[FFmpeg-devel] [PATCH] RV40 Loop Filter
Kostya
kostya.shishkov
Mon Oct 27 16:17:45 CET 2008
On Mon, Oct 27, 2008 at 01:38:35PM +0100, Michael Niedermayer wrote:
> On Mon, Oct 27, 2008 at 02:26:45PM +0200, Kostya wrote:
> [...]
> > I just treated this as a sum of four consequent coeffs multiplied
> > by 26 with some additional changes - the first one (or the last one)
> > should be (26-1)*coefficient, so I subtract one (here's the "sub" name)
> > and depending on the last coefficient position we have either 25 or
> > 26+25 multiplier.
> [...]
> > 0 - horizontal, 1 - vertical
>
> this should be in the doxy ...
>
>
> >
> > [filter horror]
> >
> > > i will not accept this mess, sorry.
> > > If you dont (or cant) clean this up i will try eventually but that might not
> > > be soon.
> > > as is, this is too much of a mess and iam unwilling to belive that h264
> > > drafts required such mess.
> >
> > Me neither. Another example is that they use 1/4th pel interpolation filter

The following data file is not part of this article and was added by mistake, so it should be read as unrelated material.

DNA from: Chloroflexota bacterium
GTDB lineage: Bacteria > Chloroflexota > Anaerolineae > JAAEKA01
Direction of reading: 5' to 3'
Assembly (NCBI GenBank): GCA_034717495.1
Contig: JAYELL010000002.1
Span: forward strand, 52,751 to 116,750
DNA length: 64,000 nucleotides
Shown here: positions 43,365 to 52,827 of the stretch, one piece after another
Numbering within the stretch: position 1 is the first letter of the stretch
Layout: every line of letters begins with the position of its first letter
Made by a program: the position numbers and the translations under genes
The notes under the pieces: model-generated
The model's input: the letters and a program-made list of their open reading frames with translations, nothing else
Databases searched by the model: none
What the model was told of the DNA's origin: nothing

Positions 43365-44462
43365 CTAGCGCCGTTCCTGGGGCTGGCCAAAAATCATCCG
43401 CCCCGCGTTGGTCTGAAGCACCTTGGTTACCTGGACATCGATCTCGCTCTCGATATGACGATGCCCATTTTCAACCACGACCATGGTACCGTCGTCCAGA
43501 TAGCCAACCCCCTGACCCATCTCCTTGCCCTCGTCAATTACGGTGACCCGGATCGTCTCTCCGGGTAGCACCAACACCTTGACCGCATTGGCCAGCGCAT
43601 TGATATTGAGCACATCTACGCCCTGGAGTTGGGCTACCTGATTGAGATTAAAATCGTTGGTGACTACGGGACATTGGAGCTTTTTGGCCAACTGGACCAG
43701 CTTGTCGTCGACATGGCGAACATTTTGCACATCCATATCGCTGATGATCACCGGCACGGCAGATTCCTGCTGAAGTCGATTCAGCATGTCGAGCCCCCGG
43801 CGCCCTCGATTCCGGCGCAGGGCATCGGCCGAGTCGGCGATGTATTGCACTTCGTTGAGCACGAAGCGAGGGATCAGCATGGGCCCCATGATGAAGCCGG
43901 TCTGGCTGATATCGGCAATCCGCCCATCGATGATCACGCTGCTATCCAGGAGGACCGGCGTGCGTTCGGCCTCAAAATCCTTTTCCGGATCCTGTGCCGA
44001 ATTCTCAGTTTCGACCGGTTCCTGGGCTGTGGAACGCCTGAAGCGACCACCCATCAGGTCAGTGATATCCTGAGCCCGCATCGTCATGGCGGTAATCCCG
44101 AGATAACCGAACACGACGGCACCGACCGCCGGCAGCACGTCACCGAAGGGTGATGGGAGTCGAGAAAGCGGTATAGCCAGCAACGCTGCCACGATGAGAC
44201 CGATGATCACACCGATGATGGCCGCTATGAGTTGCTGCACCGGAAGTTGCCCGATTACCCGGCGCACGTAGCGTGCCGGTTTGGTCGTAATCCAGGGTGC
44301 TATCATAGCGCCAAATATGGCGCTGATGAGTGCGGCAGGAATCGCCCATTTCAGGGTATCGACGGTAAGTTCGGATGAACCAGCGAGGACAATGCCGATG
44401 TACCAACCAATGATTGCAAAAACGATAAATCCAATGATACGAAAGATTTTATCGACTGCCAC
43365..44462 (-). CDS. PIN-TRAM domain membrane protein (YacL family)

> > (1*X[-2] - 5*X[-1] + 52*X[0] + 20*X[1] - 5*X[2] + 1*X[3] + 32) >> 6
> > instead of calculating halfpel value first and then averaging it,
> > which leads to some rounding errors.
>
> (1*X[-2] - 5*X[-1] + 52*X[0] + 20*X[1] - 5*X[2] + 1*X[3] + 32) >> 6
> =
> ((1*X[-2] - 5*X[-1] + 20*X[0] + 20*X[1] - 5*X[2] + 1*X[3]) >> 5 + X[0] + 1) >> 1
>
> though intermediates can be outside 0..255
Of course, and the lack of rounding for interpolated halfpel leads to
several differences. I've found it on filtering that values:
20 20 20 |20| 22 23 23
RV40 gives 20 for it, H264 gives 21
> >
> > Since I've fixed some quantization-related bugs, it looks more decent
> > even without loop filter, so I'm tempted to try less sophisticated
> > loop filter (for low-power CPUs) from the same codecs, it looks simple
> > and sane.
>
> ill try to find some unused vomit proof bags and see if i can simplify
> this darn rv loop filter.
Please wait until I try simpler filter.
> [...]
> --
> Michael GnuPG fingerprint: 9FF2128B147EF6730BADF133611EC787040B0FAB
>
> Awnsering whenever a program halts or runs forever is
> On a turing machine, in general impossible (turings halting problem).
> On any real computer, always possible as a real computer has a finite number
> of states N, and will either halt in less than N cycles or never halt.
reminds me of my current AAC encoder :S
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